Big Event Regulations

The Big event is played by a 18-holes Texas Scramble tournament.

What is Texas Scramble?

Texas Scramble is a form of team competition in golf. In the purest, simplest form of Texas Scramble all members of the team – teams are normally of 3 or 4 players – tee off. Then one of these drives is chosen to be used for the next shot and all members of the team place their balls where the chosen drive ended up, and all the team play a second shot from this spot. From these second shots, one is chosen and all play a third shot for there – and so on until the ball is holed. Each team returns one score for each hole and the team with the lowest score for the round wins.

Texas Scramble is also known as Captain’s Choice, but Texas Scramble has become the popular name for the format due to the format growing in popularity in Texas in the 1950s.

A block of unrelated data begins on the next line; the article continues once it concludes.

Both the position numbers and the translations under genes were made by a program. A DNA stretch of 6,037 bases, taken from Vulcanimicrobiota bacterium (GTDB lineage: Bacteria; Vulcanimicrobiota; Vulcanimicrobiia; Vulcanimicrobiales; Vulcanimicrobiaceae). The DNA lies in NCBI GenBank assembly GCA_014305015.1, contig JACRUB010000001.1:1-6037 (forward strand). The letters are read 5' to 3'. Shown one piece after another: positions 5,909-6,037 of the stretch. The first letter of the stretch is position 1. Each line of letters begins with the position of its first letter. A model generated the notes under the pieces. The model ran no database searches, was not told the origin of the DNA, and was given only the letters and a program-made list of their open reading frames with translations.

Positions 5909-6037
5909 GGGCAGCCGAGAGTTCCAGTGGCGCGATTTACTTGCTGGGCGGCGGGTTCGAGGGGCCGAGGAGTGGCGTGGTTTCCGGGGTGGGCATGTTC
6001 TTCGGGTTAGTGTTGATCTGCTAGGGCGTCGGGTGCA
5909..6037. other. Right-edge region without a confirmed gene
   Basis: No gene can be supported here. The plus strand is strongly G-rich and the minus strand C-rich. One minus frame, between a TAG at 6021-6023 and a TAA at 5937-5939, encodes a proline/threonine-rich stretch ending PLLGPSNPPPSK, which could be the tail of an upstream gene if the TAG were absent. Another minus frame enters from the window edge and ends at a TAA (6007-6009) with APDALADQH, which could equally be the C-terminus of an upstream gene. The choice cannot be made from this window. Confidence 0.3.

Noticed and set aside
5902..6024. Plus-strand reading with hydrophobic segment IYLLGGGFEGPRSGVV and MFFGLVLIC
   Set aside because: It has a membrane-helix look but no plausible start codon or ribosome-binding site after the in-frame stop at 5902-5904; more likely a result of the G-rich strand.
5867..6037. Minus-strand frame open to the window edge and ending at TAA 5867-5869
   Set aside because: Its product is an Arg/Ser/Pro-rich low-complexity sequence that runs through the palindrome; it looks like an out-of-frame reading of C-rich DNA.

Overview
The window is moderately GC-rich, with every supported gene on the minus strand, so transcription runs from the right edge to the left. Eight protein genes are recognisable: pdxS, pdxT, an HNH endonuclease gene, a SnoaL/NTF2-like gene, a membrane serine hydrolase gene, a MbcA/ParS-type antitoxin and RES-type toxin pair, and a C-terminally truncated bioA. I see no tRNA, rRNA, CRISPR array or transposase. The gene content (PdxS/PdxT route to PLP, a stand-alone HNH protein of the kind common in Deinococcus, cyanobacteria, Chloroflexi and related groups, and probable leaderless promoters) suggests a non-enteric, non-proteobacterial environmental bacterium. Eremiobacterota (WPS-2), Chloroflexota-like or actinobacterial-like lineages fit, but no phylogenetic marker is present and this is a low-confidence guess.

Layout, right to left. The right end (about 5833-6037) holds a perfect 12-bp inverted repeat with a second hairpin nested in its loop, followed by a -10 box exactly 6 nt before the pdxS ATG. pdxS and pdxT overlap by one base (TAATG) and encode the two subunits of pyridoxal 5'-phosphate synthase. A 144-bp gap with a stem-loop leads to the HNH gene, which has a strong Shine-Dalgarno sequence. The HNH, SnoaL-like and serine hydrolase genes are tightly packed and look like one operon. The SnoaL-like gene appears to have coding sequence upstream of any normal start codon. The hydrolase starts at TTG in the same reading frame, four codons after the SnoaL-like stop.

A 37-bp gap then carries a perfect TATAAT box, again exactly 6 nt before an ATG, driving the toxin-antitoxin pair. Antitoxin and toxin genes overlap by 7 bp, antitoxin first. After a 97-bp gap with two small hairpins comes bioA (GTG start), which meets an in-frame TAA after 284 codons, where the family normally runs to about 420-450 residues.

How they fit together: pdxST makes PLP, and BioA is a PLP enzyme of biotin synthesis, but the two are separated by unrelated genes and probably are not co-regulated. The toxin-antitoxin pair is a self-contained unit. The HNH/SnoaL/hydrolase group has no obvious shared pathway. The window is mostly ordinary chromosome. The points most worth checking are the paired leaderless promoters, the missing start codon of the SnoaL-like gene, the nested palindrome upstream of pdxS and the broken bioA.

One of its attractions of Texas Scramble is that poor golfers can join in with little fear of embarrassment or of being a burden to other players, If a golfer’s drives whimpers off deep into a nearby undergrowth no worries – just choose one of the other two or three drives. Or no worries normally. There are many variations on the rules of Texas Scramble. For example some formats requires that a certain number of drives must be taken from each player in the team, typically three drives in a four-man team, or four in a three-man one.

Another variation is that the person whose shot you decide to take cannot play the next shot. Thus if Al, Bill, Clive and Dave are playing together and Al‘s drive is selected only Bill, Clive and Dave will play second shots. Then if it is Dave’s second shot the team to decide to take, only Al, Bill and Clive will play third shots.

The aim of these modifications are to get all players involved more. In pure Texas Scramble, in theory, one player could play every shot which counts. However for some the attraction of Texas Scramble is precisely that one or two players can carry a team. For this reason Texas Scramble is often used for charity events and suchlike, when several of the golfers may be inexpert or very out of practice.

(source: Golf Monthly)